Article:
Precious metals prices climbed on Friday when weaker stock markets sent investors seeking out safe-haven investments.
As of 9:44 a.m. EST, the yellow metal was up 0.22 percent, trading at US$1,228.00 per ounce, climbing for the third week in a row. As for the white metal, it was up for the week, rising 0.79 percent to trade at US$14.66 per ounce as of 9:46 a.m. EST.
This is one of the first times in months that investors have turned to the metals as a safe-haven from outside forces effecting the markets.
“Gold has done really well to hold up here, given the Fed was really hawkish. Sensitivity to equity markets is helping gold at the moment,” Macquarie (ASX:MQG) commodity strategist Matthew Turner said.
“We are entering a new paradigm, where any further rate hike could be a sign that the economy is overheating a bit, which should be more positive for gold and problematic for equities,” he added.
For their part, platinum and palladium climbed on Friday. As of 10:16 a.m. platinum was trading at US$833 per ounce, while palladium’s steady climb continued as it rose 1.50 percent landing at US$1,080 per ounce.
Precious metals top news stories
Our top precious metals stories this week featured an interview with Jorge Ganoza, president, CEO and director of Fortuna Silver Mines (TSX:FVI,NYSE:FSM), a silver price update for Q3 2018 and a round-up of the Mines and Money Americas conference in Toronto that the Investing News Network (INN) attended from October 15-17.
The silver price continues to face headwinds, leaving market watchers wondering when a turnaround may take place. But for Jorge Ganoza, president, CEO and director of Fortuna Silver Mines (TSX:FVI,NYSE:FSM), today’s low price environment isn’t a major issue.
“I get asked a lot about silver and gold, and of course we all like higher prices,” he said. “But I’ll say that we are a bit price agnostic — we try to focus on the things we control. We control our cost, we control the type of assets we decide to acquire and get involved with and develop.”
With that focus, the company has put itself in a position where it’s able to thrive — not just survive — when metals prices are low. “Fluctuations impact us, yes, but we have very healthy margins and we have a lot of tolerance in our business for depressed prices,” Ganoza explained.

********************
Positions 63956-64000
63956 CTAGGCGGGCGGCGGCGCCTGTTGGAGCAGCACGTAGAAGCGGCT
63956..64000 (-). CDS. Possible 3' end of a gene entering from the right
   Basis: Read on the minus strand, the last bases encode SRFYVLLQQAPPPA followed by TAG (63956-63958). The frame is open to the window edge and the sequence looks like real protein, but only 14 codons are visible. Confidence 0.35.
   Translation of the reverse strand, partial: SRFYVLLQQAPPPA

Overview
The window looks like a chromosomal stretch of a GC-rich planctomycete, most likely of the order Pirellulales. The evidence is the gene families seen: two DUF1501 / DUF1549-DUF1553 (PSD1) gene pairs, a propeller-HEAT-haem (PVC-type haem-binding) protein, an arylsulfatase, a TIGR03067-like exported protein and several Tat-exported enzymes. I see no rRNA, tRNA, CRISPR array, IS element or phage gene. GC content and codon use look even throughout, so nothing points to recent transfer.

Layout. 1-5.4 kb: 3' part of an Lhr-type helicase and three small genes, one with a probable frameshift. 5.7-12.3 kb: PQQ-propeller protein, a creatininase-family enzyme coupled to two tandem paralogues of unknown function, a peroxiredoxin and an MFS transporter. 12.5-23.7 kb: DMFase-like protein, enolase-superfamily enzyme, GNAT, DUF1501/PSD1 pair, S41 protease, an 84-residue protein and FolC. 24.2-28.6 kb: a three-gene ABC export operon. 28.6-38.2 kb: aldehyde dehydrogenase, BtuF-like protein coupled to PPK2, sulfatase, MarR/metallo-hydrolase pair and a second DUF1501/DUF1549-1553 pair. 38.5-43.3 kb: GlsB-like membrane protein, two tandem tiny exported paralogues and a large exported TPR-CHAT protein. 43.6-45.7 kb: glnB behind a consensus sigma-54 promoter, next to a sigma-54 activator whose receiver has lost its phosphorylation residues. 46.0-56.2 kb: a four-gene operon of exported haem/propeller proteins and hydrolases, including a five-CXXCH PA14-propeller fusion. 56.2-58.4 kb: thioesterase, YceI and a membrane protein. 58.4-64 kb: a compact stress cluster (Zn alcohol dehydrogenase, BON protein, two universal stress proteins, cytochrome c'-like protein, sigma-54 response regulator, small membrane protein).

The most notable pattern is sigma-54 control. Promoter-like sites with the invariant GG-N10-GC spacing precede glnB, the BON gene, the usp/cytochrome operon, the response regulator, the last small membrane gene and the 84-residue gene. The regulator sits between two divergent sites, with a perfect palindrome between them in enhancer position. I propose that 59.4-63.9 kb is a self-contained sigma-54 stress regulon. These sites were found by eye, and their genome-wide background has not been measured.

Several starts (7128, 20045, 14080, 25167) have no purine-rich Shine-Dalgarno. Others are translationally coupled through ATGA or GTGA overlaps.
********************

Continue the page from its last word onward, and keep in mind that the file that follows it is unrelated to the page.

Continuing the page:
The price of silver fell by almost 9 percent in the third quarter, dipping below the US$16.00 per ounce level towards the middle of July, where it would stay for the remainder of Q3.
A strong US dollar and stagnant investor demand were the two main forces pushing and keeping the white metal down throughout the quarter.
As a basket of geopolitical concerns presented themselves in Q3, investors continued their Q2 trend of opting to turn to the greenback as a safe-haven against these concerns rather than precious metals.These factors kept the white metal below US$16 and on many times US$15 per ounce from July to September.
The Mines and Money Americas conference held in downtown Toronto wrapped up Wednesday (October 17) afternoon, after three days of panels, presentations and one-on-one meetings.
The INN editorial team covered a variety of interesting panel discussions and caught up with a number of industry analysts, company CEOs and mining sector innovators.
From geopolitical issues affecting gold to the impact of technology on the supply chain, the Mines and Money conference was a great opportunity to examine some key resources in the mining space.
In other precious metals news
Also making news this week was gold miner Acacia Mining (LSE:ACA), which has threatened to invoke a bilateral investment treaty on the Tanzanian government in regards to the charges of tax evasion and money laundering that have been laid on three of Acacia’s local Tanzania subsidiaries, along with a current employee and former staff member.
Acacia’s parent Barrick Gold (TSX:ABX) has been negotiating with the Tanzanian government on behalf of Acacia for 19 months but has yet to reach a final settlement.
“We will . . . be reaching out to the government to seek the opportunity for direct dialogue regarding the ongoing disputes between the government, the company and the broader Acacia Group,” the company said in a press release.
The miner added that if negotiations fail to result in a resolution, it could pursue a claim under a bilateral investment treaty between Tanzania and the United Kingdom.
“We are all deeply saddened by this tragic incident, and send our sincerest condolences to the family, friends and colleagues of our employee who has lost their life. We are providing support and assistance to all involved during this difficult time,” stated Chris Griffith, CEO.
“We remain committed to our objective of eliminating fatalities with a zero-harm mindset and have begun an independent and comprehensive process to understand the circumstances of this incident and to ensure we learn from it to prevent recurrence,” he added.
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Securities Disclosure: I, Nicole Rashotte, hold no direct investment interest in any company mentioned in this article.